Do you understand the difference between a property appraisal and a home inspection? Surveys show that many home buyers – even those who have purchased homes before – have some level of confusion about these two key aspects of a home purchase.

Appraisals are designed to estimate a property’s value based on a number of different factors. They are typically ordered by lenders to make sure they don’t approve mortgages for more than properties are worth. They can also be ordered by home owners or sellers who want the most accurate estimate of their home’s value. Appraisers typically document and photograph property amenities, inside and out. Appraisal reports typically take into account a minimum of three comparable sales of nearby properties to arrive at an accurate appraisal value.

A home inspection, by comparison, is a detailed, hands-on evaluation of a property’s condition. While a home appraisal is virtually a mandatory part of the home buying process if you’re taking out a mortgage loan, a home inspection is voluntary. But that doesn’t make inspections any less important. Inspectors look for costly and hidden defects and problems, such as roof issues, faulty heating/cooling systems, structural problems and leaky pipes, that could lead to costly headaches down the line for anyone who owns the home. They’ll also document any of a number of less serious issues.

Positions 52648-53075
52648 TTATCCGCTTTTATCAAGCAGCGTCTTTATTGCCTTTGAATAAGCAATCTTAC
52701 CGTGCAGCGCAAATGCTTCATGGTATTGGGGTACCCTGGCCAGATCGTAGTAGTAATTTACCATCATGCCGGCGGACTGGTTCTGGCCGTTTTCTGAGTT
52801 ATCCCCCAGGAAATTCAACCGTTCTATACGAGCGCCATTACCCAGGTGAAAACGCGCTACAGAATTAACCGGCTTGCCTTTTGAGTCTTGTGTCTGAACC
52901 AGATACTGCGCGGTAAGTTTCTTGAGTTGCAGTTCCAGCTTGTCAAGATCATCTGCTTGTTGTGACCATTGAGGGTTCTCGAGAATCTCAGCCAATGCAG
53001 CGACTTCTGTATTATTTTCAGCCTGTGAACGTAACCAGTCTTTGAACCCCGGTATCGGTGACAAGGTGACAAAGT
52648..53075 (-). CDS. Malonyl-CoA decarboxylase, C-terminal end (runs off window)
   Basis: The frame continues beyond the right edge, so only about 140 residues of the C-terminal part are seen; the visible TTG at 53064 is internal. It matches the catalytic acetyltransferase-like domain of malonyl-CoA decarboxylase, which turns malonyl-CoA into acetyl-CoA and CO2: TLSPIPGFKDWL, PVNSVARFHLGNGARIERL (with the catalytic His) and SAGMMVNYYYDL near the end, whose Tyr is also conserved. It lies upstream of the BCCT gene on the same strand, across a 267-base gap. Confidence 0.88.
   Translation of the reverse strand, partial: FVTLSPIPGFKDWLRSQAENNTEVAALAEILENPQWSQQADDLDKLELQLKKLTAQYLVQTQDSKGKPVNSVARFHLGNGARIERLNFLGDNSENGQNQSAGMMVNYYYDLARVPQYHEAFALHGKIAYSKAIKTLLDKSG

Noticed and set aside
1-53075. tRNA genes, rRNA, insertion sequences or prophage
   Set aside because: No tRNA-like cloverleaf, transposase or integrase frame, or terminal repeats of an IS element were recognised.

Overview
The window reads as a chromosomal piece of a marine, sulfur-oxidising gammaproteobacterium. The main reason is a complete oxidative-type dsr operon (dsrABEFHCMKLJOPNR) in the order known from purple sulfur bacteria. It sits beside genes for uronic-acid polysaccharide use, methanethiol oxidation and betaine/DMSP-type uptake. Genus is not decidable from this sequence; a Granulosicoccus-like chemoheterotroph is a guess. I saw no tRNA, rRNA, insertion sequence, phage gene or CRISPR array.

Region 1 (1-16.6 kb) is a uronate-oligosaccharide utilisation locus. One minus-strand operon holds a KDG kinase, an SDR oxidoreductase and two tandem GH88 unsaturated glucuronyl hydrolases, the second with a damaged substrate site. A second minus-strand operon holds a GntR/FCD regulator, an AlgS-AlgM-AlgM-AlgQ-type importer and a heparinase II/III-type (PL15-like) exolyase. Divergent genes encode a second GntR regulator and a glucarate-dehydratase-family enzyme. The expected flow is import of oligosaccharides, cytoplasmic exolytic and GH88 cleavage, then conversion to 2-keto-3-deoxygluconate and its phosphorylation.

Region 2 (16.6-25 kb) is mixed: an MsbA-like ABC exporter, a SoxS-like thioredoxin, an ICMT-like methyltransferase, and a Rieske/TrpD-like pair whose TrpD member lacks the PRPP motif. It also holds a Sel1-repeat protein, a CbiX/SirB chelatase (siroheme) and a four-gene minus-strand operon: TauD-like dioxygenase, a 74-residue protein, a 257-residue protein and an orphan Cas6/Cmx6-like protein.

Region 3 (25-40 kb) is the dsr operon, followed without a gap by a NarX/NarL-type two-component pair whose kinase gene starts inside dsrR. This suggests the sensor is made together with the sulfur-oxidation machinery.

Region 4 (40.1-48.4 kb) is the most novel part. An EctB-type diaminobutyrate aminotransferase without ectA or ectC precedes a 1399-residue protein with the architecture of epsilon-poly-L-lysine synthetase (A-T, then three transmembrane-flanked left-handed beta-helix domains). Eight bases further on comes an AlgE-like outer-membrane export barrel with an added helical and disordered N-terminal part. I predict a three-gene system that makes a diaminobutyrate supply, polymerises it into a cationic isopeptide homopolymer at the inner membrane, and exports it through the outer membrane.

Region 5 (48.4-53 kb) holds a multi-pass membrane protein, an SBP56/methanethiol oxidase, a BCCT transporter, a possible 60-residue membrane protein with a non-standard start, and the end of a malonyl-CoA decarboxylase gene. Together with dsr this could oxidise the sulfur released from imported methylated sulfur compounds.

Many home buyers who pay for a pre-purchase inspection make their offer contingent upon that inspection. Inspections are even more critical when purchasing a distressed property, due to the more limited amount of information potential buyers may have access to about a property’s condition and possible problems. If you’re a seller, a home inspection can give you a better idea of the overall condition of your home, any issues that may crop up during the sales process and any items you may want to consider fixing before listing it for sale.